Silvertown Tunnel - Outline Proposals and Consultation
Outline of the Proposals
The proposed Silvertown Tunnel will double the capacity for motor vehicles to cross the river from the Peninsula. New tunnels will take traffic to Silvertown on the north bank. Transport for London (TfL) leads the project and has so far held two public pre-consultations. The official statutory consultation is planned for summer 2015.
The proposed tunnels will be big. If they more than double the capacity of the current two Blackwall tunnels they will be much bigger than the Dartford crossings. About 50 percent bigger.
Case for the new tunnels
TfL’s case for a vastly increased set of tunnels in East Greenwich rests on three positive impacts. They argue that a bigger crossing will Reduce congestion and therefore pollution at the Blackwall tunnel. They also argue that it would improve the Resilience of the crossing, which, it is said, is disrupted up to a 700 times a year by large trucks attempting to cross to the north. Lastly it is held that new bigger tunnels would help the Regeneration of places like East Greenwich.
The assessments to support these arguments have yet to be done and published by TfL. A reduction in congestion will rely on new tolls on all vehicles crossing the river. An Environmental Impact Assessment is being prepared, as is a final set of traffic forecasts. An Economic Impact Assessment will also be published before the statutory consultation. So far, EGRA has called for this information to be published as early as possible and in a way that can be read by we the people, and not just experts. Only then can we make up our minds.
Case against the new tunnels
The arguments in favour of new Thames' tunnels are contested. A campaign “No to Sivertown Tunnel” is opposing the plans. Opponents say that a bigger crossing will simply increase traffic. The last time the tunnels were doubled, in 1968/69, peak traffic more than doubled within twelve months. This may hugely add to traffic pollution in the area, levels of which greatly exceed legal limits already. Resilience, say opponents, could be better addressed in this information age, by intercepting trucks before they approach the tunnels.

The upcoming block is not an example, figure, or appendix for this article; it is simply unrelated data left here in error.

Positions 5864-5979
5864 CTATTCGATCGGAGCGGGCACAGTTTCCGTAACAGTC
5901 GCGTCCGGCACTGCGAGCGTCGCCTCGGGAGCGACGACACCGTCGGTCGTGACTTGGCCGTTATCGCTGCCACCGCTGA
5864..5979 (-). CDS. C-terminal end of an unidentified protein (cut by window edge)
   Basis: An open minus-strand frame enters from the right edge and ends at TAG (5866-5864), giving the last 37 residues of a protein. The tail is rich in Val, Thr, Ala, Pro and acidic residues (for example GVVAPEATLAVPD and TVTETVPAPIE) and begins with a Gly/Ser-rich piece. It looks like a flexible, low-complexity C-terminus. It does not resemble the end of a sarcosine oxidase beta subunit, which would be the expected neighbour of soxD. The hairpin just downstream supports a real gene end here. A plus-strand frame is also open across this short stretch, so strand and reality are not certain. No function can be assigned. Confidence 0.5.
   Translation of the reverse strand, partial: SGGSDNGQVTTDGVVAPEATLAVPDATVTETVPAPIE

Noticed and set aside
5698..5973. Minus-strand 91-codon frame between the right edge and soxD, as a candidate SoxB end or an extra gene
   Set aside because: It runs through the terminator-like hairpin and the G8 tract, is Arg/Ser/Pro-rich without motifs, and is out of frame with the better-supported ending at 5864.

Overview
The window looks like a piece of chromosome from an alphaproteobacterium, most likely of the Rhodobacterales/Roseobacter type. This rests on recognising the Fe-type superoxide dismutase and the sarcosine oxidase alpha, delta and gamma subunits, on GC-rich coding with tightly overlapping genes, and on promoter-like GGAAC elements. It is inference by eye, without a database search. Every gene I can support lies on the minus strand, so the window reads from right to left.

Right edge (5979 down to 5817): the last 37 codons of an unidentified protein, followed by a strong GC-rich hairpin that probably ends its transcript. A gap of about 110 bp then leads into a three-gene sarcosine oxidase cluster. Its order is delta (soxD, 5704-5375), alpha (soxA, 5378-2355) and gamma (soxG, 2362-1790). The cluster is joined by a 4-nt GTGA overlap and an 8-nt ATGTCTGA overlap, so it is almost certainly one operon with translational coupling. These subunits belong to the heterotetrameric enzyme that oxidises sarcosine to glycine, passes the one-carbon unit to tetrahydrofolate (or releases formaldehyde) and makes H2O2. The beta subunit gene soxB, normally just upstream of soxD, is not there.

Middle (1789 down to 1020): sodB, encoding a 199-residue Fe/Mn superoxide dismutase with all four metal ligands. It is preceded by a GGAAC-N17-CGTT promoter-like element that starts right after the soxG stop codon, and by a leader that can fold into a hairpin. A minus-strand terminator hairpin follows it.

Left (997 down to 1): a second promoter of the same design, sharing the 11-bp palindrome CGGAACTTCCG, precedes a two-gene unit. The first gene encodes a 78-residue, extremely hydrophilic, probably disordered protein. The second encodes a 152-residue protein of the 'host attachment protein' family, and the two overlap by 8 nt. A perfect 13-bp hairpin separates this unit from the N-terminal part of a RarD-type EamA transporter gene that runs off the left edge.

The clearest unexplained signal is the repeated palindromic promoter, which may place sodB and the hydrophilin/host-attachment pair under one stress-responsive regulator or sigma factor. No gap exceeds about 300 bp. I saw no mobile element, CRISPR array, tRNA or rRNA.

Finally, the critics of the case for building new tunnels to add new traffic to our roads suggest that regeneration would be better served by investing in public transport. The South East still lags other parts of London in good bus, tube and rail links.
All tunnels (old and new) would be tolled
If the decision were made to build the tunnels, towards the end of 2015 according to TfL, then all vehicle crossings of the river here would be tolled. Tolls would be needed to pay for the new tunnels and, it is proposed, would be applied to both the new and the existing ones. There would be different charges for various vehicles and the indication would be that they would be similar to the Dartford levels. No longer would cars or vans be able to cross the Thames from East Greenwich to Newham for free.
What you can do now
Read the argument for new tunnels by Transport for London, and also those against by “No to Silvertown Tunnel” campaign. And make your views known whatever they are. Use the online consultation and/or write to our GLA member, Len Duval.